Last week, the UN unveiled a new business engagement architecture which the Global Reporting Initiative (GRI) states is designed to provide an opportunity to leverage sustainability reporting to drive the private sector’s contribution to sustainable development.
At the UN Global Compact’s triennial Leaders’ Summit in New York, UN Secretary General Ban Ki Moon launched an implementation architecture that will address the pivotal role of business in helping to make the global vision of sustainable development a reality. The secretary general took the stage with Georg Kell, executive director of the UN Global Compact (UNGC), GRI Chief Executive Ernst Ligteringen, and Peter Bakker, president of the World Business Council for Sustainable Development (WBCSD), to address an audience of more than 1,000 business leaders from around the world. Kell, Ligteringen, and Bakker came together to affirm plans for mutual collaboration among the three organizations to support and empower businesses to take action on sustainable development.
Each will bring unique strengths to the partnership — UNGC as a principle-based organization, GRI as an effective reporting standard, and WBSCD as a deep content-based organization. The collaboration can be seen as an important strategic step in the post-2015 development agenda. The concept of universally applicable Sustainable Development Goals (SDG) was first put forward at the Rio+20 Summit in June 2012. While the goals are yet to be determined, it will be necessary for all actors, including the private sector, to work toward them and monitor the contribution they make.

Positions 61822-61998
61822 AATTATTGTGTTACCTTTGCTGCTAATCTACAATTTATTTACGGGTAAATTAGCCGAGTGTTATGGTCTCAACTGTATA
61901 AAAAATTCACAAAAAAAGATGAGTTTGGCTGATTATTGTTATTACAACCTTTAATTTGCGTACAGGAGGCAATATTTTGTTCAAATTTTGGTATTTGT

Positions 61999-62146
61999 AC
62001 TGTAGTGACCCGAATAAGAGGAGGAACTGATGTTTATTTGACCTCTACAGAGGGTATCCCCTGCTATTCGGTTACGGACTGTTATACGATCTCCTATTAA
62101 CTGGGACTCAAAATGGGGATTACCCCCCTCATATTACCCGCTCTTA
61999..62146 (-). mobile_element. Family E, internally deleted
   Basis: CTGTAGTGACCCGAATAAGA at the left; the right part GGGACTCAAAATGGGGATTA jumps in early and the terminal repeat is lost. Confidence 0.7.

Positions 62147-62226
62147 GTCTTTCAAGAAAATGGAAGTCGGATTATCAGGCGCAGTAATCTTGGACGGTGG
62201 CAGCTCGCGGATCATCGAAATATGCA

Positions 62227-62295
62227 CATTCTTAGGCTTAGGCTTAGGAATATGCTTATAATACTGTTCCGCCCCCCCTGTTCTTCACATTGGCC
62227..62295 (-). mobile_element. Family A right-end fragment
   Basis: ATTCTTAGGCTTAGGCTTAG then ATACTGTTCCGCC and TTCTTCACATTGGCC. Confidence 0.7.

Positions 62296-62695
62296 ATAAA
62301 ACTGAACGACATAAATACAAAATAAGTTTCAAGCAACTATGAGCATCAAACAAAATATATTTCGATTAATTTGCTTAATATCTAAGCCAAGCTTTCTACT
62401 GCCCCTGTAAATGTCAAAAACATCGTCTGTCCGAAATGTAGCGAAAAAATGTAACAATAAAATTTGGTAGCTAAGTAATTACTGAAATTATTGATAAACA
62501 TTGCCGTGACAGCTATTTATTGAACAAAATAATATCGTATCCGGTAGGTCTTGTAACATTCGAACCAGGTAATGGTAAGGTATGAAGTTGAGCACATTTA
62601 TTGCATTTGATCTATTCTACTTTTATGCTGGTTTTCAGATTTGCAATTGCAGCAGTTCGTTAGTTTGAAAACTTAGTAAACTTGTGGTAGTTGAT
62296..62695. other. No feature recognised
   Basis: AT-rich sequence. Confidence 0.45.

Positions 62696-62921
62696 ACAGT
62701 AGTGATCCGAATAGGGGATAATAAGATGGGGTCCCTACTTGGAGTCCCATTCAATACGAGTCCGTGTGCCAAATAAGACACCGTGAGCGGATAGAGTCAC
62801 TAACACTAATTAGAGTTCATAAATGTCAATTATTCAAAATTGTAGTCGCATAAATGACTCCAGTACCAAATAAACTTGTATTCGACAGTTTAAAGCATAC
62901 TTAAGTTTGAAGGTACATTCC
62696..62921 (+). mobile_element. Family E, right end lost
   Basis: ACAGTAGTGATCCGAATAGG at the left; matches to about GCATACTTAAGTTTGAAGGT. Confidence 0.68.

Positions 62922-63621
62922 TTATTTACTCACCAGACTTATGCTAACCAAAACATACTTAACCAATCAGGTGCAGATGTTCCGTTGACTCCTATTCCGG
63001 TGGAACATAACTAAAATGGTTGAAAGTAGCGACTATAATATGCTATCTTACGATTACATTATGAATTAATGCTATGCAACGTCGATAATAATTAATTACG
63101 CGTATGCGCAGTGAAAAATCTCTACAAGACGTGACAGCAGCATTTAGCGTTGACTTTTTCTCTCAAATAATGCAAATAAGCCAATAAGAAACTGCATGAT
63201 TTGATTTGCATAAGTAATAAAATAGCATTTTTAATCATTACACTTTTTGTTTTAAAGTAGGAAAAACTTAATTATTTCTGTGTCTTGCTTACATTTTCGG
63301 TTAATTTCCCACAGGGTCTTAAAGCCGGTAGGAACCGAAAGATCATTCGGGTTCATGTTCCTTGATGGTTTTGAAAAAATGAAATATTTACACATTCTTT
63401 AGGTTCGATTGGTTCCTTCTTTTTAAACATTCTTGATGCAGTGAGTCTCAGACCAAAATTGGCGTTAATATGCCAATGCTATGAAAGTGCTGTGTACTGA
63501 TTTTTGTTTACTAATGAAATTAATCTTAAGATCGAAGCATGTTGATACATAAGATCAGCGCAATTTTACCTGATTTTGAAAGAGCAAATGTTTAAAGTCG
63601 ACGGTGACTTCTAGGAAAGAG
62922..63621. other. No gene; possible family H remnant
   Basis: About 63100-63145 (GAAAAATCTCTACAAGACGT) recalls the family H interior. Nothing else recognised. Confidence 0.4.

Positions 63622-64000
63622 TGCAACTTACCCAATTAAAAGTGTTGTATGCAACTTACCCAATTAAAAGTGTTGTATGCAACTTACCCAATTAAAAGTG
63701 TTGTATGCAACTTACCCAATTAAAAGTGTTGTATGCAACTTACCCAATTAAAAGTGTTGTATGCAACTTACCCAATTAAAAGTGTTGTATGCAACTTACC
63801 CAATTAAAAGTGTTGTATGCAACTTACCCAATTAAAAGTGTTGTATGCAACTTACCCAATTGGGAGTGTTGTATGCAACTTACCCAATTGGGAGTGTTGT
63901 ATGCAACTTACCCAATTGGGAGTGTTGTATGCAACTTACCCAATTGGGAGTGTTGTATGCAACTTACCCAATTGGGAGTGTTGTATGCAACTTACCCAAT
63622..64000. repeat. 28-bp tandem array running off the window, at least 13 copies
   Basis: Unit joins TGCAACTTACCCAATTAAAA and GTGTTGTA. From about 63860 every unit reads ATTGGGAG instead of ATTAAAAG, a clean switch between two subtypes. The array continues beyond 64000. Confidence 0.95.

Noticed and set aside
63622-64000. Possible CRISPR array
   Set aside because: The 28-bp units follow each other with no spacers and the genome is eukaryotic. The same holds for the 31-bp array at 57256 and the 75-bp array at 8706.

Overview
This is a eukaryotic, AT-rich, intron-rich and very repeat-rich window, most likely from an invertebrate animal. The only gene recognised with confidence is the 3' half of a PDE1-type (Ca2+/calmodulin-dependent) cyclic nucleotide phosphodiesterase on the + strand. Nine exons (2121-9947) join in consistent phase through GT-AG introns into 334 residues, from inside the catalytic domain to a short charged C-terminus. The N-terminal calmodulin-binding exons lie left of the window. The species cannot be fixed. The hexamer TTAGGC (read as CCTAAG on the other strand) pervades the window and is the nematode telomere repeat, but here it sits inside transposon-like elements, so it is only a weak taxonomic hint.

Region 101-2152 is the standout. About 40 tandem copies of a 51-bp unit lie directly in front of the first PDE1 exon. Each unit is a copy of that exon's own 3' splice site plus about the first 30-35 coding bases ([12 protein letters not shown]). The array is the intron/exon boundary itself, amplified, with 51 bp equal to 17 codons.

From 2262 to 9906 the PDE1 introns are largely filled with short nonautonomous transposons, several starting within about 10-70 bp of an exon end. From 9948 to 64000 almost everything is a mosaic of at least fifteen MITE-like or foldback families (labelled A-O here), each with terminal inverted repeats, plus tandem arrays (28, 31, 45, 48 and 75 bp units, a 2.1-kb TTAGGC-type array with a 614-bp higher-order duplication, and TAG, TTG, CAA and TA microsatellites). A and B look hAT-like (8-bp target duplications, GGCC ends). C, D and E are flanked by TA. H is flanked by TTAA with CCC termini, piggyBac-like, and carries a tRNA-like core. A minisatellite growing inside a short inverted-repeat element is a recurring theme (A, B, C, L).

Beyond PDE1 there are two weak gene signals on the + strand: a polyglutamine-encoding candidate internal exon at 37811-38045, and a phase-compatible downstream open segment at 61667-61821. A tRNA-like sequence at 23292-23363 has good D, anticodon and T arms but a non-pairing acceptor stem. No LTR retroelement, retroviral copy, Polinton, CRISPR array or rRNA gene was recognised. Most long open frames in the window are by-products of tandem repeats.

A key factor will be the need for businesses to demonstrate accountability and transparency by publicly disclosing their sustainability impacts in accordance with widely accepted guidelines. The GRI guidelines — the most widely used sustainability reporting framework in the world — are an effective tool for businesses to integrate sustainability into their strategies and to regularly assess and articulate their impact on sustainable development. GRI is a non-profit organization that promotes economic, environmental, and social sustainability through a comprehensive reporting framework.
To achieve alignment with key partners, GRI plans to work with UNGC and WBSCD to develop private sector guidance that will help companies enhance their sustainability management and reporting with a view to global sustainable development goals and targets.
“The presence of so many business leaders here today is evidence of the private sector’s willingness to embrace its role as a central actor to bring about change,” Ligteringen said at the Leader’s Summit. “But to play its part effectively, business needs a comprehensive, globally applicable framework through which to provide the degree of transparency and consistency that is required to make information useful and credible to markets and society.
“Thousands of companies have applied the GRI guidelines to their operations over the last decade. The guidelines support a standardized yet flexible approach to reporting, and are designed as a consolidated framework for reporting performance against different codes and norms for sustainability.
“As such, they provide an effective means for companies to understand and articulate how their own sustainability impacts relate to wider private sector action on sustainable development goals.”
A wide range of internationally recognized standards can be used to complement the GRI framework. The latest iteration of the guidelines — G4 — includes specific references to the UN Global Compact Ten Principles and the OECD Guidelines for Multinational Enterprises, making it easier for organizations to understand the synergies and complementarities in these standards, and use them in conjunction with one another.